How Does a GPS Tracker Work?

How does a GPS tracker work?

GPS technology has rapidly become a part of our daily lives. We use the Global Positioning System (GPS) for navigation, tracking assets, and even keeping track of each other, our children, and our loved ones. If you’re looking to keep your business assets secure or for peace of mind at home, a GPS tracker may be the right solution for you.

The Technology: What is a GPS Tracker?

The most basic function of a GPS tracker is to listen for signals coming from GPS satellites. These signals are transmitted from the dozens of GPS satellites orbiting the earth. Each satellite is equipped with an atomic clock, and it broadcasts a timestamp and a unique ID to differentiate it from other satellite signals. To pinpoint an exact location, the GPS tracker must connect to multiple satellites, which allows it to calculate its position (latitude, longitude, and altitude) by measuring the time it takes to receive back the timestamped signal from the satellites. It’s brilliant how it all works! 

 

For a GPS tracker to share its real-time location, it must connect to another network, usually a cellular network, which—like your mobile phone—requires a monthly subscription to send and receive data. This location data can then be shared in a web browser or through an app on a mobile device conveniently layered over a map. This process may sound complicated and time-consuming, but in reality, it happens near the speed of light. 

 

Inside a GPS tracker is a small electronic silicon chip—about the size of a fingernail. The chip requires a source of power like a battery to receive signals, process the data, and send out the location information. That’s why mobile phones, GPS watches, and tracker devices can perform these services. It’s also why there are requirements and limitations on the power, size, and physical positioning of GPS trackers. 

 

Like all things in our quickly evolving technology-driven world, electronics are constantly being improved, mass-produced, reduced to smaller sizes, and improved. While we can’t (yet) operate GPS trackers at a micro-scale, it’s not impossible to imagine a future world where GPS is embedded in our money, clothing, or even our skin. However, for now, the battery and antenna requirements keep GPS trackers about the size of a deck of cards. 

 

Although GPS trackers come in compact packages, like the Pocket Tracker, the trade-off is a smaller battery and shorter battery life. Battery life depends on multiple factors such as a fixed interval for when the device reports its position, how much time it spends on-call while you’re using the audio feature, and how often its position changes. With all of this in mind, some devices come equipped with a sleep mode to prolong the battery life. This means that while a device is asleep you will not be able to see its location or status. If you are willing to trade a little battery power, manual overrides could bypass or awaken the tracker from sleep mode, but this consumes battery power. In some products, like the Protect Plus, when programmed to report only once per day, battery life can last 18 months on a single charge.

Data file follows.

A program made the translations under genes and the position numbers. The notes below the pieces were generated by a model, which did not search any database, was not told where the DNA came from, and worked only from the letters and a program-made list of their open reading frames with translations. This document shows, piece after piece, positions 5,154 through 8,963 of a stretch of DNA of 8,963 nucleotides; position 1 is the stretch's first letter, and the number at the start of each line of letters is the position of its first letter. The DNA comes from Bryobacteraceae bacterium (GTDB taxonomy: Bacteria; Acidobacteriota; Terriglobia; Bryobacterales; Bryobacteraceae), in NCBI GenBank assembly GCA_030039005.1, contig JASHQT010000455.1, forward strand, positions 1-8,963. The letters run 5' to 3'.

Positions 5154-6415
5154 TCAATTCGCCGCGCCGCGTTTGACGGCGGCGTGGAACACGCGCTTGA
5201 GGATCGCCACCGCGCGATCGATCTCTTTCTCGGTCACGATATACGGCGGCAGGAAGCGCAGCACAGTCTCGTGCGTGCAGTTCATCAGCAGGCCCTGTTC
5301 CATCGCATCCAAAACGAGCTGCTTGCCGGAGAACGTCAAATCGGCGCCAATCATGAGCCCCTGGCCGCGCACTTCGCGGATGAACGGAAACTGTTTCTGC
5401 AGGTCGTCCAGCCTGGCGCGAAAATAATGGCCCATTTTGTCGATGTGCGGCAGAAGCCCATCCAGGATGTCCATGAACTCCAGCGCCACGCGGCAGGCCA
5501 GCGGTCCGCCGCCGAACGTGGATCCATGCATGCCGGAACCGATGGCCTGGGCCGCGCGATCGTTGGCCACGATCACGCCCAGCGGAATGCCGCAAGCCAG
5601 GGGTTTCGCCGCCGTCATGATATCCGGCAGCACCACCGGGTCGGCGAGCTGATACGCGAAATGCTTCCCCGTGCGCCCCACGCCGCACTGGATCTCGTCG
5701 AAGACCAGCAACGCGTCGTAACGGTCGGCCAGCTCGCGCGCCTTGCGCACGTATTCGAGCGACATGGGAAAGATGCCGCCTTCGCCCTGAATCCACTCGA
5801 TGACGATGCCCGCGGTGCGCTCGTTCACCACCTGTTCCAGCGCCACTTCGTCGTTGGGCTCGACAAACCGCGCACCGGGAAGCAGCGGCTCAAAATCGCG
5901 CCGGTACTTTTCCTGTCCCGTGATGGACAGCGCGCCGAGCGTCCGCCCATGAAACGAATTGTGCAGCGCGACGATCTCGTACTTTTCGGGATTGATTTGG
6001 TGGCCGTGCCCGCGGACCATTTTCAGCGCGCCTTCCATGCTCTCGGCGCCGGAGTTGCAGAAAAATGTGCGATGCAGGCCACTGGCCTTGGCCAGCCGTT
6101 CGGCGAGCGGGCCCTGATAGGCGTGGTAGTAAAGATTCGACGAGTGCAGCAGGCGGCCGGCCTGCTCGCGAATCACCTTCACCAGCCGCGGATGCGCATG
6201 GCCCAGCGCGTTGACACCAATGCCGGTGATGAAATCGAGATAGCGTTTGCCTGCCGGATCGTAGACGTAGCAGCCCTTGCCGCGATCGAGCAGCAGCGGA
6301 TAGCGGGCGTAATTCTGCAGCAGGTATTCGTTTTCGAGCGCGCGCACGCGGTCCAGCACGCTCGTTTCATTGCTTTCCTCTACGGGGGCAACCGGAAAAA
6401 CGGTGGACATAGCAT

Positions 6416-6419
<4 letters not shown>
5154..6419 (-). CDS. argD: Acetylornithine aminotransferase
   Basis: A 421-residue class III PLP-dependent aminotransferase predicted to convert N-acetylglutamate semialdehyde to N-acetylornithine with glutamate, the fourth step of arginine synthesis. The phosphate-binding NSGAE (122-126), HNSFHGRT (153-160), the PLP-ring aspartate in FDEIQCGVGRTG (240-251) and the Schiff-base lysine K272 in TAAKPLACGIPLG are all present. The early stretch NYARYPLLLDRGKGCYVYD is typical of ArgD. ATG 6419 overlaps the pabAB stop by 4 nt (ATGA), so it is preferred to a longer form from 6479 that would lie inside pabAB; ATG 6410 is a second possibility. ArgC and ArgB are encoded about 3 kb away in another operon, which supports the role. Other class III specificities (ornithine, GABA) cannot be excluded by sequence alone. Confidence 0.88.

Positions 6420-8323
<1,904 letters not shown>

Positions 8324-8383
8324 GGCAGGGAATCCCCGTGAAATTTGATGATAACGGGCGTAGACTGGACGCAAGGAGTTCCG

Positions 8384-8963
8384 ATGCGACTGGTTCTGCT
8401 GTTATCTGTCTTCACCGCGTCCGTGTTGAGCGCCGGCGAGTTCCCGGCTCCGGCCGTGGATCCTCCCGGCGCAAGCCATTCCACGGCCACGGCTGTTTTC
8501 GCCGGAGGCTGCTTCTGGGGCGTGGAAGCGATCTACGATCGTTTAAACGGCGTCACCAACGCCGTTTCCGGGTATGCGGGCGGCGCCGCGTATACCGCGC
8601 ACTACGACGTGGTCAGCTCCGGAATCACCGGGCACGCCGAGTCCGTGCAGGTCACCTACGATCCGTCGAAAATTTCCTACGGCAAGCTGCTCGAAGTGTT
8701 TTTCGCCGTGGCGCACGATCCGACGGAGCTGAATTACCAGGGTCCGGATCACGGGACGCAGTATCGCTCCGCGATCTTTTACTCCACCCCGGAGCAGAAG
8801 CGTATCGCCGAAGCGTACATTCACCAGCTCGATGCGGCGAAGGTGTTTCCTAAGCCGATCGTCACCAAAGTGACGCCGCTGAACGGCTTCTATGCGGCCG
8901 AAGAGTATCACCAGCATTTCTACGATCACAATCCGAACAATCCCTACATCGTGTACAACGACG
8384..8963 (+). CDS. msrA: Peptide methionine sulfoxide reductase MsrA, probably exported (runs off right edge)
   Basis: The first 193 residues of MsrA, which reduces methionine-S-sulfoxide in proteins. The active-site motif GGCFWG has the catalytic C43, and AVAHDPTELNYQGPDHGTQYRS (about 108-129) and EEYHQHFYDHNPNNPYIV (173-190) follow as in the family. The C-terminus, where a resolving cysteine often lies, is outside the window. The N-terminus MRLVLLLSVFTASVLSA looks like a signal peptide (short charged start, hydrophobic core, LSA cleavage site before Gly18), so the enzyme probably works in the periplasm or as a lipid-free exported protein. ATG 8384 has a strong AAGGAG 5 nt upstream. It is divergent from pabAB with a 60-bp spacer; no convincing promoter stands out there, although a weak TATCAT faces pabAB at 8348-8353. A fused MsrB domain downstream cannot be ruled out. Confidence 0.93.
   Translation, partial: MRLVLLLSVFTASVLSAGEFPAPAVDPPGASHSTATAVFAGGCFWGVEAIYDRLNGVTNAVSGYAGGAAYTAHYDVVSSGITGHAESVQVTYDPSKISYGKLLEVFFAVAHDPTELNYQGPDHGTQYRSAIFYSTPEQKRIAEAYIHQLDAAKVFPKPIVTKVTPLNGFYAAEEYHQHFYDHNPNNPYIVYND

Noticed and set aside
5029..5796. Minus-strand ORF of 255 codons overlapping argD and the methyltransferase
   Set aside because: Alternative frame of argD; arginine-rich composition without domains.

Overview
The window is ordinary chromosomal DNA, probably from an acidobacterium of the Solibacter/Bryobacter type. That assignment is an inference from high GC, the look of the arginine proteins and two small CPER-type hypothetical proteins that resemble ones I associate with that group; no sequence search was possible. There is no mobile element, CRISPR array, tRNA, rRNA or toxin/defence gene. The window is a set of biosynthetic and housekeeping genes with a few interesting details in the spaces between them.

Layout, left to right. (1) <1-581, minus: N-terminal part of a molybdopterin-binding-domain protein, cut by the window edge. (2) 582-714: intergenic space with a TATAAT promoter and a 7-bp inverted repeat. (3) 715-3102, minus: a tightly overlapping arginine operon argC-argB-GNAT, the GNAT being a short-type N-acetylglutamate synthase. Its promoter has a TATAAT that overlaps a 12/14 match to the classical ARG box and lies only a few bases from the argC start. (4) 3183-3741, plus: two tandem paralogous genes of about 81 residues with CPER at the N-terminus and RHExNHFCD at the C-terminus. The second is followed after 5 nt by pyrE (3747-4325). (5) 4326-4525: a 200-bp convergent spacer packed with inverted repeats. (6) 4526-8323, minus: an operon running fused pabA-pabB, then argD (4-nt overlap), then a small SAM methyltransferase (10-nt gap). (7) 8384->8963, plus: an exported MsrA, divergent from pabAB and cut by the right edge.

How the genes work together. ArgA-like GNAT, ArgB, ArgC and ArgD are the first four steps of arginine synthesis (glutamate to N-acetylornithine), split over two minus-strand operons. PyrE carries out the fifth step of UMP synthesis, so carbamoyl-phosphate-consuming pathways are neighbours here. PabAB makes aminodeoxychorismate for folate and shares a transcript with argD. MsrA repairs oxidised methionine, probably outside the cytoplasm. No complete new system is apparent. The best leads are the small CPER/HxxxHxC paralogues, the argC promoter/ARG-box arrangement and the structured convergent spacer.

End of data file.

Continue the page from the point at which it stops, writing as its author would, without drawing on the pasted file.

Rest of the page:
Signal strength is another critical factor in optimizing GPS tracker functionality. Just like when you’re talking on your mobile phone and you lose phone connectivity or cellular network access for a few seconds when you drive through a dead spot, these disruptions can also impact a GPS tracker’s ability to communicate with the satellites. Connectivity can be impacted by mountainous terrain, heavy vegetation, buildings, or being underground.

 

The Uses: A Guide to GPS Tracker Capabilities

GPS trackers can help you monitor your most valuable assets—even family or pets! And it goes beyond just their location: GPS trackers can also send alerts on movement or when the device travels beyond specific geographic boundaries. Often, GPS trackers can capture a history of location, speed, and altitude data for more advanced analytics. These benefits are big for businesses, as well as individuals and families.

 

  • Keep Track of People. Using a GPS tracker, you can instantly pinpoint the location of family members, nannies, caregivers, or employees. Some devices even come with a built-in panic button, allowing users to press a button on the device to alert authorities.
  • Geofence Alerts. GPS trackers allow you to define a specific area on a map, called a geofence, that will send a text or email alert when the tracker moves beyond it.
  • Speed Alerts. You can also set speed alerts—for example, if you’re interested in helping your new teen driver establish safe driving habits. These will notify you when the vehicle exceeds a specific speed threshold.
  • Location History. If you don’t want to continuously monitor in real-time, GPS trackers also make it possible to track event history to see locations traveled, speed, etc. 
  • Pet Monitoring. If Sparky has the habit of chasing that squirrel out of the boundaries of the local park, then a compact, lightweight GPS tracker can be attached to your dog’s collar to ensure he makes it home safely.

 

GPS trackers offer considerable benefits and provide a layer of security and peace of mind to help us monitor and care for those we love and the things we need to protect. To learn more about GPS tracker products and services, take a look at what we offer.

 

 

 

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